Scientists led by NTU Singapore have developed a new method to generate intense and ultra-fast lasers that paves the way for making accurate devices that can speed up how quickly trace amounts or pollutants and hazardous gases can be sniffed out.
Currently, lasers comprising invisible light in the middle of the infrared range can be used to identify such gases within minutes. But the lasers need to be powerful and produced in ultra-fast spurts before they can be used in very sensitive devices to detect tiny quantities of a substance safely from a distance.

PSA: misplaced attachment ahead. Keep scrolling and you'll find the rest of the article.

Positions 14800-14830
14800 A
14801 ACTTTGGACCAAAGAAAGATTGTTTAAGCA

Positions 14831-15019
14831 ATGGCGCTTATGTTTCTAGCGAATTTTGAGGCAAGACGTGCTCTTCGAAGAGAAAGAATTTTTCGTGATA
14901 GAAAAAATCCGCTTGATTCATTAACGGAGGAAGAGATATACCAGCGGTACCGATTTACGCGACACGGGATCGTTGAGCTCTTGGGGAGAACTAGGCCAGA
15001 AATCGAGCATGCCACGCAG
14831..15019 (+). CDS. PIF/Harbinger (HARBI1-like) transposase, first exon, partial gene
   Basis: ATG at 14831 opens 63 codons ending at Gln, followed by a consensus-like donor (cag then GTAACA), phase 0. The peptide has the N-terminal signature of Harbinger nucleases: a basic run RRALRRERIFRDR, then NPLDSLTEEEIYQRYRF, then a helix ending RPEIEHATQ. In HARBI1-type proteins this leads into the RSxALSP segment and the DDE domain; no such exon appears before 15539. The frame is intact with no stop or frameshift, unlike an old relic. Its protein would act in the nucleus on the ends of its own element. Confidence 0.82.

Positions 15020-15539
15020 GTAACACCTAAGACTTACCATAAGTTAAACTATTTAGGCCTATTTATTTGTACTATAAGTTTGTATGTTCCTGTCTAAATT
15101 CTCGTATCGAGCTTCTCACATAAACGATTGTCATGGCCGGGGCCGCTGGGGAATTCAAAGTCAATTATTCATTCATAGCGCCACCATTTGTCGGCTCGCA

However, there are drawbacks in generating such lasers for now. For example, one technique restricts the use of the lasers to laboratories.
But these challenges are overcome by a new method from scientists led by NTU’s Nanyang Assistant Professor Chang Wonkeun. The research was published in Laser & Photonics Reviews.
The novel method produces bright and ultra-fast mid-infrared lasers by using optical fibres with hollow cores and specially adjusted sub-structures. It potentially allows the lasers to be used in devices in the field to identify trace amounts of unknown substances on the spot, without spending extra time sending samples to labs for testing.
Read more about this story on the NTU Research Hub.
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